First Baptist Church (north-west corner of Burrard and Nelson, downtown Vancouver) along with Westbank and Bing Thom Architects, are holding a meeting on Tuesday, September 15, 2015, to present their redevelopment proposal for 969 Burrard Street, and 1019, 1021, 1025, and 1045 Nelson Street. What is coming? This appears to be closely related to another proposal, for a 60 storey luxury condo tower at 1075 Nelson. Below is text of the invitation posted online on the church’s website, with separate photos images of what appears to be in the works for the adjacent site at 1075 Nelson.
Please Join Us
[Invitation from First Baptist Church]
First Baptist Church, along with its project team, is pleased to invite you to a Public Information Session for the historic property.
Open House Details
Date: Tuesday, September 15, 2015
Time: 5:00 pm – 8:00 pm (drop-in)
Place: First Baptist Church – Pinder Hall, 969 Burrard Street, Vancouver
First Baptist Church, with their partner Westbank, and Bing Thom Architects, intends to apply to rezone their property located at 969 Burrard Street, and 1019, 1021, 1025, and 1045 Nelson Street.
We welcome you to join us in a conversation about city and community building as we share our vision for this historic Church and its property. Our open house material will outline how our proposal aligns with the City’s West End Community Plan.
For more information, please contact:
Sophie Perndl, Brook Pooni Associates
t. 604.731.9053 x 114
If you cannot make it to the session, we invite you to visit www.heartforthecity.ca [First Baptist Church website] where open house material will be posted. Please submit your feedback via email to firstname.lastname@example.org before September 30, 2015.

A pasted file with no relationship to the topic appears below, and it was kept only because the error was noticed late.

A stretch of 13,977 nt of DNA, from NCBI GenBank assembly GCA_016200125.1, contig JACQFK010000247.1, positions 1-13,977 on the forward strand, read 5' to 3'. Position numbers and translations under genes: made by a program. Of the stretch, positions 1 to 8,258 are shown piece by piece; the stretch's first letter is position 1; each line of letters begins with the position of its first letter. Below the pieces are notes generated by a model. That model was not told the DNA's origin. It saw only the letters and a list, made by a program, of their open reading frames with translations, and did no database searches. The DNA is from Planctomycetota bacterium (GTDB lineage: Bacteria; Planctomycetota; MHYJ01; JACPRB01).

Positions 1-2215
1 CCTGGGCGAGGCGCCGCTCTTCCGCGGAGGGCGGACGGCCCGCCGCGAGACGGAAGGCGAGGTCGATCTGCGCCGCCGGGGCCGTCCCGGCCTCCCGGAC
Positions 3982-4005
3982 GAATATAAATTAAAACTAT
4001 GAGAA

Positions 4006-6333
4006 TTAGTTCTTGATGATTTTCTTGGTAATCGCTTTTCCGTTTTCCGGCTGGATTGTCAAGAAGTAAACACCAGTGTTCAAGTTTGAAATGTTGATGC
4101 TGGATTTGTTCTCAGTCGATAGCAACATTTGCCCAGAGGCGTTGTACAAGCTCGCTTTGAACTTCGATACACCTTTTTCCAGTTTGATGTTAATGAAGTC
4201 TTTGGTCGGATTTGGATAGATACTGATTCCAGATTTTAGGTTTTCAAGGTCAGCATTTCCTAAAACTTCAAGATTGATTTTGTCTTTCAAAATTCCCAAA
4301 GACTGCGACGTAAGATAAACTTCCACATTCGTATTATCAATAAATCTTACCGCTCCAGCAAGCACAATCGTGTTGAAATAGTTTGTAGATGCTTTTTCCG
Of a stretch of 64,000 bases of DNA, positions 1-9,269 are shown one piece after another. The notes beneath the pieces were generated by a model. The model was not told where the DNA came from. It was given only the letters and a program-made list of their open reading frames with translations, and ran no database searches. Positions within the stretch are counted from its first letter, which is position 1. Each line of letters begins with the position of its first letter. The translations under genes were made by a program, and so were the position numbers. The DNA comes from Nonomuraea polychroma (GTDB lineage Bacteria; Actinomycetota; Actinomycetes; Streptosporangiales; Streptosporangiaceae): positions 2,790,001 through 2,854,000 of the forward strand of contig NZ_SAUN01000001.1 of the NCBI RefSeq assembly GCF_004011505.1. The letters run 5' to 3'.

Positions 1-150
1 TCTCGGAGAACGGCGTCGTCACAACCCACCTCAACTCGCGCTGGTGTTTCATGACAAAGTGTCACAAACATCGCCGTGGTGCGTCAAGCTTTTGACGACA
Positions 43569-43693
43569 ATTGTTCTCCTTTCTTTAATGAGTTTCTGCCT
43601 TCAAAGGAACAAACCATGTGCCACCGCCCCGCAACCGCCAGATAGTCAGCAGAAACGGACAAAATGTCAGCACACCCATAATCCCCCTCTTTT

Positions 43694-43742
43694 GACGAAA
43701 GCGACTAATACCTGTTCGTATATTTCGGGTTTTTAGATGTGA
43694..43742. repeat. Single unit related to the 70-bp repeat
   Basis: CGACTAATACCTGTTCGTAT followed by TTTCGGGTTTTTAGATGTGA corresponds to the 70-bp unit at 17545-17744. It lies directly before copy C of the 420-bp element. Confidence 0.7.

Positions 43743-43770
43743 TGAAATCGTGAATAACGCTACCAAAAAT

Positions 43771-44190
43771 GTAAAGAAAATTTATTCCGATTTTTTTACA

This is not a City of Vancouver event. If a rezoning application is subsequently submitted to the City, there will be on official City-led public consultation process including a City-hosted open house with a detailed description of the application complete with a scale model.
Logos of First Baptist, Bing Thom Architects, Westbank
WEN notes that there have been prior hints that some development is in the works. Images and related article about a proposed adjacent development at 1075 Nelson follow …
Here is a link to an online story with VanCityBuzz, but note that it relates to 1075 Nelson, which is just slightly west of the subject site referred to above.
60-storey pixelated skyscraper proposed for downtown Vancouver
(July 7, 2015, by Kenneth Chan, VanCityBuzz)
Excerpts: A new proposed development for downtown Vancouver’s West End neighbourhood could provide the skyline with a pixelated touch.
A 60-storey residential building, dubbed ‘Nelson on the Park’ by project proponents, is planned for 1075 Nelson Street – just metres away from Nelson Park and a half-block’s distance from First Baptist Church. The proposal lies within the municipal government’s West End Community Plan’s 550 foot height limit, allowing the project to eclipse the height of the nearby One Wall Centre.
Few details are known about the project at this time but renderings have been published on the website of the 2015 World Architecture Festival, to be held in Singapore this November. The renderings show a slender, rectangular-shaped tower topped off by a large rooftop pool with a pixelated roof structure that provides an aesthetic transition into the sky.
The tower is designed by Singaporean-born designer Chris Doray, who is based in Vancouver and previously worked with Bing Thom Architects, as well as Vancouver-based Nick Milkovich Architects and IBI Group. The project is being spearheaded by the Wall Financial Corporation.
Another major tower development is also slated for the eastern end of the block on the parking lot of First Baptist Church. It is a revenue sharing project between Westbank Projects Corporation and the historic church, which will be seismically-upgraded, renovated and restored as an integral part of the project.
The church tower is said to be an iconic design by Bing Thom and will include rental housing and market residential units.
Both towers have not reached the formal application and rezoning stages with the City of Vancouver.